From toasters to Tesla: The History of IoT

An in-depth exploration of the history of IoT spanning from the early nineteenth century to the present day, including an enterprise IoT deep-dive and some predictions for the future.

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When you think about the Internet of Things (IoT), what do you picture in your mind? Perhaps a smart kettle, a connected car, or even one of the innumerable industrial use cases for the technology that are rapidly coming to the fore.

IoT promises a fridge that knows when you need more milk, while at the same time the technology is paving the way for meaningful advances in areas like farming, giving growers more data insights to help tackle the yield challenges they face. Having now entered the region of $1 trillion as an industry, the rapid growth of IoT has left many wondering where this revolution came from. When we put together the many pieces of its origin story, we find that IoT has an interesting history and is set to change the world.

The foundations (1800 – 1974)

First of all, we have to look back in time to the 24th of May 1844. It was on this day that Samuel Morse famously used a telegraph system to send Alfred Vail a message that read: “What hath God wrought!” This was a foundational moment in the history of IoT as one machine communicated with another for the first time, something that had been thought about from early on in the 19th century. At the very beginning of the 20th century the world witnessed the first radio voice transmission, and fifty years later work would begin to develop computers.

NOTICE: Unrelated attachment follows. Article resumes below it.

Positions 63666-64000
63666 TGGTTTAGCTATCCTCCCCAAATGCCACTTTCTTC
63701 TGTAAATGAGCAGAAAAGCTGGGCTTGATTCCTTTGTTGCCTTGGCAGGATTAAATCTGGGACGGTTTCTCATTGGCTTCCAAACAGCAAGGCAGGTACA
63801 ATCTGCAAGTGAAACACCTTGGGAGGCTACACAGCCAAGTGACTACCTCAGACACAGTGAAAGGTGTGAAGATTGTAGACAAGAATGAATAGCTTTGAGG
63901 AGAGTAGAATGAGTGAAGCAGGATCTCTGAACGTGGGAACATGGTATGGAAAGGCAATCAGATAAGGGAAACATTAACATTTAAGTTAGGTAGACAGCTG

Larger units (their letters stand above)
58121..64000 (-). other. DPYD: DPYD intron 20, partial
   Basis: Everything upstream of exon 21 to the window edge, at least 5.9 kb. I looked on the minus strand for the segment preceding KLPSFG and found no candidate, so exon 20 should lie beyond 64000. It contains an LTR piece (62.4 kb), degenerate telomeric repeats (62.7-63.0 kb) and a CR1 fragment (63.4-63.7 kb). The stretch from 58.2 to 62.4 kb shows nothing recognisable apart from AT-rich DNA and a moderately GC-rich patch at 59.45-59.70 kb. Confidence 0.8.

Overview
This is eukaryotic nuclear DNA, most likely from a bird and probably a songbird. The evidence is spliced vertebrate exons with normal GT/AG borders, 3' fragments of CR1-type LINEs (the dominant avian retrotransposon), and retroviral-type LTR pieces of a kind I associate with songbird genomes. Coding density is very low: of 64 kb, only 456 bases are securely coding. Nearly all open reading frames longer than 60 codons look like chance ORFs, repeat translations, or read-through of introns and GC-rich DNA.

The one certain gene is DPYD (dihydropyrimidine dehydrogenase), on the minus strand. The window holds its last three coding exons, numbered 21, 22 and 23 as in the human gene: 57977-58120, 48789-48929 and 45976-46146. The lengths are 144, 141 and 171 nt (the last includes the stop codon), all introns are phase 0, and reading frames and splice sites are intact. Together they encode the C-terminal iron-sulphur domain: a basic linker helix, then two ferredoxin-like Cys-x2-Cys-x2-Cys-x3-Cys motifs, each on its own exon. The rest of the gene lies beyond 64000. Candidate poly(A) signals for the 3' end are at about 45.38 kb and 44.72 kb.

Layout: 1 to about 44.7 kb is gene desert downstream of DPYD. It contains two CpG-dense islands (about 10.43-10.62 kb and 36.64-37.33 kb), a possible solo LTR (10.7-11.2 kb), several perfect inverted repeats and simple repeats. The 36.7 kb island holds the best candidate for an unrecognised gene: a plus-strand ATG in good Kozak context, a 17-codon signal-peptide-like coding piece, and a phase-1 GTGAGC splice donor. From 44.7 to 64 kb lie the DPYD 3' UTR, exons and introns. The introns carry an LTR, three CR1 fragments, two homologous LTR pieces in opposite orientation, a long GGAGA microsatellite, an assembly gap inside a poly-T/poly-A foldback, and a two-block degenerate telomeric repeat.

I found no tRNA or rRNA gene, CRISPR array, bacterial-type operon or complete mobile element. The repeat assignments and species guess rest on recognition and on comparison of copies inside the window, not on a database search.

In 1926, Nikola Tesla expressed a profound vision of future connectivity, he said: “When wireless is perfectly applied the whole earth will be converted into a huge brain, which in fact it is, all things being particles of a real and rhythmic whole.”

With the cornerstones set in place, the next stage in the timeline is the arrival of the internet in the 1960s when Arpanet first connected Stanford and UCLA. Some key milestones that followed this include the first online message in 1969, the first email in 1971, and the use of the term “internet” to describe a single, all-encompassing IP network in 1974.

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